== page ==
But after this has gone on a while, even the hardest heart had to feel sympathy for this woman, bowing in obeisance to this man who, as Simon had judged anyway, is nothing more than a mere man. “Get up, woman. Have some respect. Have some self-respect. He’s just a man. Get this, he’s probably even a false teacher.”
Look, when we stop to consider whose feet she is washing with her tears, whose feet she’s drying with her hair, and kissing with her lips, we come to recognize that she is using the most tender parts of her body in this way employing her hair, which is her glory, to appropriately show her gratitude and to serve this act of praise and worship. This is the highest form of worship that any of us could ever, ever, ever offer to the Lord.
Have you ever stopped to consider how the thrones of monarchs are lifted up above the people? It’s to give a, a spatial impression of royal distinction, that there is a difference between this monarch on the throne and you down below the throne. They, high and lifted up, and us, lowly and humble before them. And from our low position, we lift our eyes up to see royalty above us. You know what the first thing we see is? The monarch’s feet.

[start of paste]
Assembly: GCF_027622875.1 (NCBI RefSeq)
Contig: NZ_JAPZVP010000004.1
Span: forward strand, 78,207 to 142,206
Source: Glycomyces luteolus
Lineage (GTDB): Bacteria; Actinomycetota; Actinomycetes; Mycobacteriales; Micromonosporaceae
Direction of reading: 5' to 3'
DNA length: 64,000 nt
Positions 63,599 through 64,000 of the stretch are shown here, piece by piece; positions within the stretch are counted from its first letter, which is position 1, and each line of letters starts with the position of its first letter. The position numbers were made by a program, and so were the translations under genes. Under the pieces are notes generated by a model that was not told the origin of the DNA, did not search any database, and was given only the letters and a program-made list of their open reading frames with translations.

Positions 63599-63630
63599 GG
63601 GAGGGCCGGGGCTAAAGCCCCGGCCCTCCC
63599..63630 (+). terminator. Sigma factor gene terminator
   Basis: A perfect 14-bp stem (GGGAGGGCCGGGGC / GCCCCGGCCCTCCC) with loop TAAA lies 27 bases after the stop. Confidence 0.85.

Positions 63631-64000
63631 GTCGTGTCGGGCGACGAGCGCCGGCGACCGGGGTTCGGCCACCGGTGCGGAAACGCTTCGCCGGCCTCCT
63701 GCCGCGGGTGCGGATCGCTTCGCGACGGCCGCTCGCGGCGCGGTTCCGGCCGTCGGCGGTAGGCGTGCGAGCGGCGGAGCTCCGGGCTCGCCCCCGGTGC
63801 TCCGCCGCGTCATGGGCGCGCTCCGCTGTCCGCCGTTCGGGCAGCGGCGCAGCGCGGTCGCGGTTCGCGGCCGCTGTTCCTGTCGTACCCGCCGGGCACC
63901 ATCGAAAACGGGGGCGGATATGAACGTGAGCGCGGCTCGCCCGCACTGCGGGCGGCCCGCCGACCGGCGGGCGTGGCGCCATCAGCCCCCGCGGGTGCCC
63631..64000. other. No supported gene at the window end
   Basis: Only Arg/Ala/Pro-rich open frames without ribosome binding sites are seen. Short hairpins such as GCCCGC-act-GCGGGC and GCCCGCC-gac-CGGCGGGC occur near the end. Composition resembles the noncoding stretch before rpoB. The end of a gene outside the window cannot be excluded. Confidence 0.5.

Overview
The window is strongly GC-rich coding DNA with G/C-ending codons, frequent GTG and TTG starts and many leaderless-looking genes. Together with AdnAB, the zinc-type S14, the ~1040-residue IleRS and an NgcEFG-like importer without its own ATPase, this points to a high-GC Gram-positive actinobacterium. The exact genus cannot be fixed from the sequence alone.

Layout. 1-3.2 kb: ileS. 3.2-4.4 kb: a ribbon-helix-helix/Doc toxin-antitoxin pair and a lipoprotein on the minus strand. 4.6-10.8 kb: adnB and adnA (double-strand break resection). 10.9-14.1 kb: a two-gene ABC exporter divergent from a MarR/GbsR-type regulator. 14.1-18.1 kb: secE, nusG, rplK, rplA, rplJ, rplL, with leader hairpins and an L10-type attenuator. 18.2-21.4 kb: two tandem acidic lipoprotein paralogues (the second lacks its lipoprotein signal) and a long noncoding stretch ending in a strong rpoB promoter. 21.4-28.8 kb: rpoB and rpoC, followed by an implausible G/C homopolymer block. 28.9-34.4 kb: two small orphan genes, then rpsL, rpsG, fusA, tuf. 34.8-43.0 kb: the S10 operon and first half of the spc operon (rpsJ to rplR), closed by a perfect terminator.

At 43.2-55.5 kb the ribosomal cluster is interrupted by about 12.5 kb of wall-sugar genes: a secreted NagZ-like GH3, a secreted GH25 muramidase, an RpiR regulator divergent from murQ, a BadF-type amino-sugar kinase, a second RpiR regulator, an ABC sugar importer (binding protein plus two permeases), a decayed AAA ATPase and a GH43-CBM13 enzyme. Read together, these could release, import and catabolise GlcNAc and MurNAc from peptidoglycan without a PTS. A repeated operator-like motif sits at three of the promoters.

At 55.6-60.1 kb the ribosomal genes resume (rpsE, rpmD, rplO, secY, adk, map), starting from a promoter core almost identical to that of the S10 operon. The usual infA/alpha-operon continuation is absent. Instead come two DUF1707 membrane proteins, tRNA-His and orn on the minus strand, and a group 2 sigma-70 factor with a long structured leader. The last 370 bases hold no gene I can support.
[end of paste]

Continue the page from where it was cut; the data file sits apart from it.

It’s certainly true of Jesus, the one of whom the, John the Baptist, cousin to Jesus in the flesh, the great prophetic forerunner in the redemptive plan of God to announce the Messiah, and of Jesus, John said, “The strap of his sandals of his feet I am not worthy to untie. I can’t even touch, not just his feet, I can’t touch the strap of the sandals that are on his feet.” Yet here’s this woman, the least in the kingdom of God. She’s washing, she’s drying, she’s kissing his feet. She, who is least in the kingdom of God, was greater than John the Baptist, and Jesus is pleased to receive her worship.
Why shouldn’t he? He is the Almighty God. He is the King of Kings and the Lord of Lords. He is the Messiah, prophesied of old. He is the one of whom it is written, Genesis 49:10, “The scepter shall not depart from Judah, nor the ruler’s staff from between his,” what? “His feet until tribute comes to him and to him shall be the obedience of the peoples.” God has put, Psalm 8:6, “All things under his feet crowing him with glory and honor.”